The Album: January 2011
CD Traveller reader, Emilie Scholey, takes us on a tour of her five favourite destinations
Cartmel (Lake District)
England’s largest national park is one of the most popular holiday spots in Britain and for good reason. When it comes to recharging body and soul, a week in the Lake District (think welcoming B&BS, bracing walks and hearty, home-cooked meals) can’t be beaten. In particular, I’ve got a soft spot for the medieval village of Cartmel which my Dad introduced me to, having camped there as a boy scout. Situated in a quite valley, Cartmel is wonderfully unspoilt. One of my favourite things to do there, is to pack a picnic (including the obligatory sticky toffee pudding – Cartmel is the birthplace of the delicious dessert) and head to the racecourse where you can sit next to the longest known ‘run-in’ to get a perfect view of the horses.
Marrakech casts a spell on you – especially Djemaa el Fna. One of the busiest squares not only in Africa but in the world, it’s a cacophony of shopkeepers, fortune tellers, food sellers and performances. While it can be a tad touristy, behind heavy unmarked doors lie restaurants with courtyards and secret rooftops – the perfect place to sip Marrakech’s sip sweet mint tea and sketch the inspiring surroundings. As an art teacher, I found that I couldn’t put my sketchbook down!
If you can, try and stay in a riad – a traditional Moroccan house with an interior garden or courtyard. Checking into a riad is like stepping into a fairytale.
After spending the summer of 1992 watching the Barcelona Olympics, I had to book a break in Barcelona. I remember that I simply couldn’t wait to get there and cried when I left.
Spain’s capital has everything you could want from a city break: stylish shops, spectacular architecture, mountains, buzzing nightlife, beaches and of course, fab food. Seriously – the cuisine alone is reason enough to place Barcelona at the top of your winter wish list. Whatever you do, don’t skip town without trying the tapas at Barcelona’s biggest food market, La Boqueria. Mmmmmm. This is food heaven!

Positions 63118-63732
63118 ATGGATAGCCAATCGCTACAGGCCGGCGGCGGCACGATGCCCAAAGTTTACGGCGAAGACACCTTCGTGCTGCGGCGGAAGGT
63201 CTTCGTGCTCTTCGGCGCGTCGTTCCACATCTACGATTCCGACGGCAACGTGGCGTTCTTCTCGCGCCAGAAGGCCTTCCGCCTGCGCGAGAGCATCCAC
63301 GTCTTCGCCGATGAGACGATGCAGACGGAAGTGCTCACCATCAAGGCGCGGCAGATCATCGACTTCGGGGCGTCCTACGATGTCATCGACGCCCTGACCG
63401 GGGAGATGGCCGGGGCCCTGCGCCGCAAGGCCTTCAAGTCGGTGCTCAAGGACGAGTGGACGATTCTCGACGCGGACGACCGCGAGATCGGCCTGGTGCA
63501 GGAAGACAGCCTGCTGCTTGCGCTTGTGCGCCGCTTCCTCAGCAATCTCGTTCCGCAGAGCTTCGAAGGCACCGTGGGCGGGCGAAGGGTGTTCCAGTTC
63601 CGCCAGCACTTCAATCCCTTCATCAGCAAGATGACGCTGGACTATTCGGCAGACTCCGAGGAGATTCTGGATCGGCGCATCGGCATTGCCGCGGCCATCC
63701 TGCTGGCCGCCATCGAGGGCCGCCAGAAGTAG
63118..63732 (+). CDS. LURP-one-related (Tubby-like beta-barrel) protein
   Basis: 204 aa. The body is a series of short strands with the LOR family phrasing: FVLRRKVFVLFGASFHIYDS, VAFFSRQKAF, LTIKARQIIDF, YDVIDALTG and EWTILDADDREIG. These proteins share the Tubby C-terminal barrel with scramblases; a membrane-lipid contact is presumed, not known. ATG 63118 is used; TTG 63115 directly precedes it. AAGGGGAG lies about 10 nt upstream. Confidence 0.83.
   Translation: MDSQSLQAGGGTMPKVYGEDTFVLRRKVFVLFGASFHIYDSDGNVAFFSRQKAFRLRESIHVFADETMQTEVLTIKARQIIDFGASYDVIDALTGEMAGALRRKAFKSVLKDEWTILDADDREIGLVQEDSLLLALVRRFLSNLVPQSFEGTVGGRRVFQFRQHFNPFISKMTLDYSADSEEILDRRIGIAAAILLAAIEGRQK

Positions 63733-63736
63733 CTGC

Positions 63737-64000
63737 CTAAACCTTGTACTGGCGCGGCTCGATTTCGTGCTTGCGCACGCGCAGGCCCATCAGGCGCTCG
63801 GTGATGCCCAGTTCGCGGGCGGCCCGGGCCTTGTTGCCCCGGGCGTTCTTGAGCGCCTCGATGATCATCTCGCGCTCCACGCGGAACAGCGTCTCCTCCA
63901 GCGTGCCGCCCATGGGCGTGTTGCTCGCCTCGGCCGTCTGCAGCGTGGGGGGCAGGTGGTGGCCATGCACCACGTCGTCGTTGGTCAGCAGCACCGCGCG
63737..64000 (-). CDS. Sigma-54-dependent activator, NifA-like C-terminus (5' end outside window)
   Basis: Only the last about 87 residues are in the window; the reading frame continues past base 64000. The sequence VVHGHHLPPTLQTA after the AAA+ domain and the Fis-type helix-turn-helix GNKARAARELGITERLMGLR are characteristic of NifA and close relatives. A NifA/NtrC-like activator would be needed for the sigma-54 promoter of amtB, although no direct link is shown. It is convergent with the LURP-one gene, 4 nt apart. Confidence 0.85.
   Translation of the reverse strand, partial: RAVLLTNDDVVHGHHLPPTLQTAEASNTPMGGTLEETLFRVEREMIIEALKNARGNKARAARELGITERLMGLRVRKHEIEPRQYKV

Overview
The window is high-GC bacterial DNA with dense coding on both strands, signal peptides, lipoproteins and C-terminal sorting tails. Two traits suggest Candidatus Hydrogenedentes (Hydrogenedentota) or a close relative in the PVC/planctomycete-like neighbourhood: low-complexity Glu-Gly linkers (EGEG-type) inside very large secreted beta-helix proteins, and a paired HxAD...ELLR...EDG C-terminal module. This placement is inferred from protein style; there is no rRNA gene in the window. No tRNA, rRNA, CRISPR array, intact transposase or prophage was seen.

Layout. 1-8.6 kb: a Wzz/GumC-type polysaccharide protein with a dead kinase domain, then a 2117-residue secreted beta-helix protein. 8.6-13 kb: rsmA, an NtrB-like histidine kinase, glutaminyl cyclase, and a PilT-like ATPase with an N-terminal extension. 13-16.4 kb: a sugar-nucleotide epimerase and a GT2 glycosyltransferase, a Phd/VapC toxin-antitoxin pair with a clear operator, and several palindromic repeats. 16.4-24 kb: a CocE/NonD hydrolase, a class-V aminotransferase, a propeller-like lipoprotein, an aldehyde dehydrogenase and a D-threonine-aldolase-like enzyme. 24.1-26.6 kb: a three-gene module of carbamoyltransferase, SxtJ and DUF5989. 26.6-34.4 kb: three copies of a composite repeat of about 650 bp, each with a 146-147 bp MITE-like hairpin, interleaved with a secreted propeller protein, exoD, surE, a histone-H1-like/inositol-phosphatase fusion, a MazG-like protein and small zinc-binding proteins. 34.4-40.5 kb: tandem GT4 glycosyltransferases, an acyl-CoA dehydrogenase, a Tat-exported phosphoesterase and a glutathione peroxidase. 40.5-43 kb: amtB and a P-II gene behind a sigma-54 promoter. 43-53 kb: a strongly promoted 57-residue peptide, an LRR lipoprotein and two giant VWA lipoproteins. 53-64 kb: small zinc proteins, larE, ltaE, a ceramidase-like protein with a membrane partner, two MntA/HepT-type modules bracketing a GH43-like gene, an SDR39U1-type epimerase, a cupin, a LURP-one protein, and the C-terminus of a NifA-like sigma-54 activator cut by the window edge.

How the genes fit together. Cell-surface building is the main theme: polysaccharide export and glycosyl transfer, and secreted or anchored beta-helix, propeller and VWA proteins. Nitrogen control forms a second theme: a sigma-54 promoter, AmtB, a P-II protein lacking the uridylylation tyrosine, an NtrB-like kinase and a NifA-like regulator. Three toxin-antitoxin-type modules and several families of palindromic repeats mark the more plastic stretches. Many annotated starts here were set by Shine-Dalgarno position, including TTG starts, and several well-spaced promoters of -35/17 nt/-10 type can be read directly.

Treasured temples, palm fringed, pristine beaches, verdant vegetation, brightly coloured saris, happy herds of elephants… It could be a cliché, if it wasn’t all true, but it’s all here in India’s most southern state. Little wonder then, that Sir Paul McCartney hailed Kerala as being ‘truly God’s own country.’ Every corner of Kerala has something of interest but one essential – no matter what your budget – is to take a memorable boat cruise on Kerala’s backwaters. A backwater tour allows visitors an intimate glimpse into the lives of local people completely hidden from the road. As you meander through miles of waterways (think lakes, canals, rivers and green swaying stretches of paddy fields), expect to see trails of underwear, washing lines and villagers cleaning both themselves and their clothes in the water.
Ryan Air might fly to Finland but, for the most part, Finland (more specifically Ruka), is a secretive and intriguing destination that’s cut off from the rest of the world: I loved the feeling of being totally isolated. The air in Ruka is so fresh it will make you feel giddy while the snow is softer, deeper and whiter (even more so than Simon Cowell’s teeth), than any I have ever seen. For me, what made Ruka was having a husky ride; drinking vodka in an igloo was a first-and being able to ski down slopes with nary a sole in sight. Bliss!
Thanks Emilie! Fancy sharing your top travel experiences with fellow CD Traveller readers? Email: firstname.lastname@example.org